instead of `m4_train`

to limit the size of the training set. We could also specify some small enough value for `max_samples_per_ts`

in order to limit the number of training samples.

```
[30]:
```

```
random.seed(42)
lr_model_m4 = LinearRegressionModel(lags=30, output_chunk_length=1)
lr_model_m4.fit(m4_train)
tic = time.time()
preds = lr_model_m4.predict(n=HORIZON, series=air_train)
lr_time_transfer = time.time() - tic
lr_smapes_transfer = eval_forecasts(preds, air_test)
```

```
computing sMAPEs...
```

```
[31]:
```

```
random.seed(42)
lgbm_model_m4 = LightGBMModel(lags=30, output_chunk_length=1, objective="mape")
lgbm_model_m4.fit(m4_train)
tic = time.time()
preds = lgbm_model_m4.predict(n=HORIZON, series=air_train)
lgbm_time_transfer = time.time() - tic
lgbm_smapes_transfer = eval_forecasts(preds, air_test)
```

```
computing sMAPEs...
```

Finally, let’s plot these new results as well:

```
[32]:
```

```
smapes_4 = {
**smapes_3,
**{
"Linear Reg (M4-trained)": lr_smapes_transfer,
"LGBM (M4-trained)": lgbm_smapes_transfer,
},
}
elapsed_times_4 = {
**elapsed_times_3,
**{
"Linear Reg (M4-trained)": lr_time_transfer,
"LGBM (M4-trained)": lgbm_time_transfer,
},
}
plot_models(elapsed_times_4, smapes_4)
```

Linear regression offers competitive performance too. It is somewhat slower probably only because the inference with N-BEATS is efficiently batched across batches of time series and performed on GPU.

## Part 4 and recap: Use the same model on M3 dataset¶

OK, now, were we lucky with the airline passengers dataset? Let’s see by repeating the entire process on a new dataset :) You will see that it actually requires very few lines of code. As a new dataset, we will use `m3`

, which contains about 1,400 monthly series from the M3 competition.

```
[33]:
```

```
m3_train, m3_test = load_m3()
```

```
building M3 TimeSeries...
```

```
There are 1399 monthly series in the M3 dataset
splitting train/test...
scaling...
done. There are 1399 series, with average training length 100.30092923516797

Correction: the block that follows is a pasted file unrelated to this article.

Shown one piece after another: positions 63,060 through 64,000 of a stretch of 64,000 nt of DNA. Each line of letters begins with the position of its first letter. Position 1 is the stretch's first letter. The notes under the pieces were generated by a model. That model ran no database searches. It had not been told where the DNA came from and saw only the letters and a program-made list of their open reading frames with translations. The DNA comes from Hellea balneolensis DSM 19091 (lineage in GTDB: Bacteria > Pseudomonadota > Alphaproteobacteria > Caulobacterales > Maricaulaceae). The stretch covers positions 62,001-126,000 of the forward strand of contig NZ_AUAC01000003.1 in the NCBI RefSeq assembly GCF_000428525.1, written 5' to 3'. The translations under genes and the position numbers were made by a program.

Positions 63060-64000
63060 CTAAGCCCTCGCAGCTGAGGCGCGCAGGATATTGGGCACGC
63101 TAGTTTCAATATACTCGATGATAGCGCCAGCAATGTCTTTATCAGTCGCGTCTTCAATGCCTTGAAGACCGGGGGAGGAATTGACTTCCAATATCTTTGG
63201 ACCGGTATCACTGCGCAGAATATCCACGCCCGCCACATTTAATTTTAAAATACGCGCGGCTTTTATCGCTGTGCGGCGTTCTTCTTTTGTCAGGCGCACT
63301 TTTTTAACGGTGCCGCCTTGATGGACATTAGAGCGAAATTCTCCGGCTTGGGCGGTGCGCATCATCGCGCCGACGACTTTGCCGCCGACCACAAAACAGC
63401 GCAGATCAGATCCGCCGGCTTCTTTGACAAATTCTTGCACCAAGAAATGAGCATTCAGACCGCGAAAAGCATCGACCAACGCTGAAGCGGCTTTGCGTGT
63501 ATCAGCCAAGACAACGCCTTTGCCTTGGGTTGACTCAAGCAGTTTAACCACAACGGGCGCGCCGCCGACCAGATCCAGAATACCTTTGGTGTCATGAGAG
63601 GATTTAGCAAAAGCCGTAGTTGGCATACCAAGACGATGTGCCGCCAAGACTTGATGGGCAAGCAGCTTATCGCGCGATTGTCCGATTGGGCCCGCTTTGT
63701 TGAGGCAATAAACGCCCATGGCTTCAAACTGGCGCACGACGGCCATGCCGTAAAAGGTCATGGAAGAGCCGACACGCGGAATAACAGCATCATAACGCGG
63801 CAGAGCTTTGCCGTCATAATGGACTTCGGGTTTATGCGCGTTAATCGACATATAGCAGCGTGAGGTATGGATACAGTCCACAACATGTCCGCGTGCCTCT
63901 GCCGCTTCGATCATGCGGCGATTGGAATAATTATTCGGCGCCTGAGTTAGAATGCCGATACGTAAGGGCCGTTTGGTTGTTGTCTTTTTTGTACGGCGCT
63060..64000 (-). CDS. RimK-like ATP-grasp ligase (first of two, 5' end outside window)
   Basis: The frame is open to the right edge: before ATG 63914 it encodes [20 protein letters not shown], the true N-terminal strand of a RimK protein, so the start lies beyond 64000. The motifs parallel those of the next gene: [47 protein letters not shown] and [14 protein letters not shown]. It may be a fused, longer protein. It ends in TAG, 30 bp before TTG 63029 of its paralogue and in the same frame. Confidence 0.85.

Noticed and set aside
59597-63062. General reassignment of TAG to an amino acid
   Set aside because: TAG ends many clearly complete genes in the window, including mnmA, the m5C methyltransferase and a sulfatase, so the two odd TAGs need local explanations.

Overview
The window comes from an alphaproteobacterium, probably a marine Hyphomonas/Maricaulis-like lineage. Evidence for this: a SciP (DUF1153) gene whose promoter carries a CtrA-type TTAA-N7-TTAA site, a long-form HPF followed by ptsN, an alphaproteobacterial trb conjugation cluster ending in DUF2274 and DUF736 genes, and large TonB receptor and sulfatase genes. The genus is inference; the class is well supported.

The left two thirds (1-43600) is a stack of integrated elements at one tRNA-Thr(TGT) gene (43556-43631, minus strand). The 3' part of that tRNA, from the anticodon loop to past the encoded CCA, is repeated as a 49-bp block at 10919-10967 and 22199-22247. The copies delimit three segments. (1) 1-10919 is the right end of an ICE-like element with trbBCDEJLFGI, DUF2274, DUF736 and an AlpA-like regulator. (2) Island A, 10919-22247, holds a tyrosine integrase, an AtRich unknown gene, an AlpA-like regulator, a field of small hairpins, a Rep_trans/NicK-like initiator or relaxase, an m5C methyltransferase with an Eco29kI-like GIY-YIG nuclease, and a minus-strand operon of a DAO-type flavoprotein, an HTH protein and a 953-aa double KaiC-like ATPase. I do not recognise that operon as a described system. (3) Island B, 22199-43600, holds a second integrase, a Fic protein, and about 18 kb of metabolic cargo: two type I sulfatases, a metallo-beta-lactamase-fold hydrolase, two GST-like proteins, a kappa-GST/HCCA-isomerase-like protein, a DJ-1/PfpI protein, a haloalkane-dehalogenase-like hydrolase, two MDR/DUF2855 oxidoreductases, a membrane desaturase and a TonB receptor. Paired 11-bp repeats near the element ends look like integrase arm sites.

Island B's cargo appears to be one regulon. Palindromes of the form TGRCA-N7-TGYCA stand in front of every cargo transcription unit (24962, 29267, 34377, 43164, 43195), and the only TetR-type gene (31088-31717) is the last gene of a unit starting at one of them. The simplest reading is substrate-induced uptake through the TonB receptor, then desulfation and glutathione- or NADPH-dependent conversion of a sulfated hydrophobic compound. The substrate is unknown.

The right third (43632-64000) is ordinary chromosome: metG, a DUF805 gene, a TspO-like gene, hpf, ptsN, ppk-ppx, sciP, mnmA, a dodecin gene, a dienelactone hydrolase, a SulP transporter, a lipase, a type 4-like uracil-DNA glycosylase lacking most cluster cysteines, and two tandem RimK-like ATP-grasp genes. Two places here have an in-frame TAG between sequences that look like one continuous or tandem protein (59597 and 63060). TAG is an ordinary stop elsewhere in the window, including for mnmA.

```

```
[34]:
```

```
naive1_smapes_m3, naive1_time_m3 = eval_local_model(
m3_train, m3_test, NaiveSeasonal, K=1
)
```

```
computing sMAPEs...
```

```
[35]:
```

```
naive12_smapes_m3, naive12_time_m3 = eval_local_model(
m3_train, m3_test, NaiveSeasonal, K=12
)
```

```
computing sMAPEs...
```

```
[36]:
```

```
ets_smapes_m3, ets_time_m3 = eval_local_model(m3_train, m3_test, ExponentialSmoothing)
```

```
computing sMAPEs...
```

```
[37]:
```

```
theta_smapes_m3, theta_time_m3 = eval_local_model(m3_train, m3_test, Theta)
```

```
computing sMAPEs...
```

```
[38]:
```

```
warnings.filterwarnings("ignore") # ARIMA generates lots of warnings
# Note: using q=1 here generates errors for some series, so we use q=0
arima_smapes_m3, arima_time_m3 = eval_local_model(
m3_train, m3_test, ARIMA, p=12, d=1, q=0
)
```

```
computing sMAPEs...
```

```
[39]:
```

```
kf_smapes_m3, kf_time_m3 = eval_local_model(
m3_train, m3_test, KalmanForecaster, dim_x=12
)
```

```
computing sMAPEs...
```

```
[40]:
```

```
lr_smapes_m3, lr_time_m3 = eval_global_model(
m3_train, m3_test, LinearRegressionModel, lags=30, output_chunk_length=1
)
```

```
computing sMAPEs...
```

```
[41]:
```

```
lgbm_smapes_m3, lgbm_time_m3 = eval_global_model(
m3_train, m3_test, LightGBMModel, lags=35, output_chunk_length=1, objective="mape"
)
```

```
computing sMAPEs...
```

```
[42]:
```

```
# Get forecasts with our pre-trained N-BEATS
start_time = time.time()
preds = nbeats_model_m4.predict(series=m3_train, n=HORIZON) # get forecasts
nbeats_m4_elapsed_time_m3 = time.time() - start_time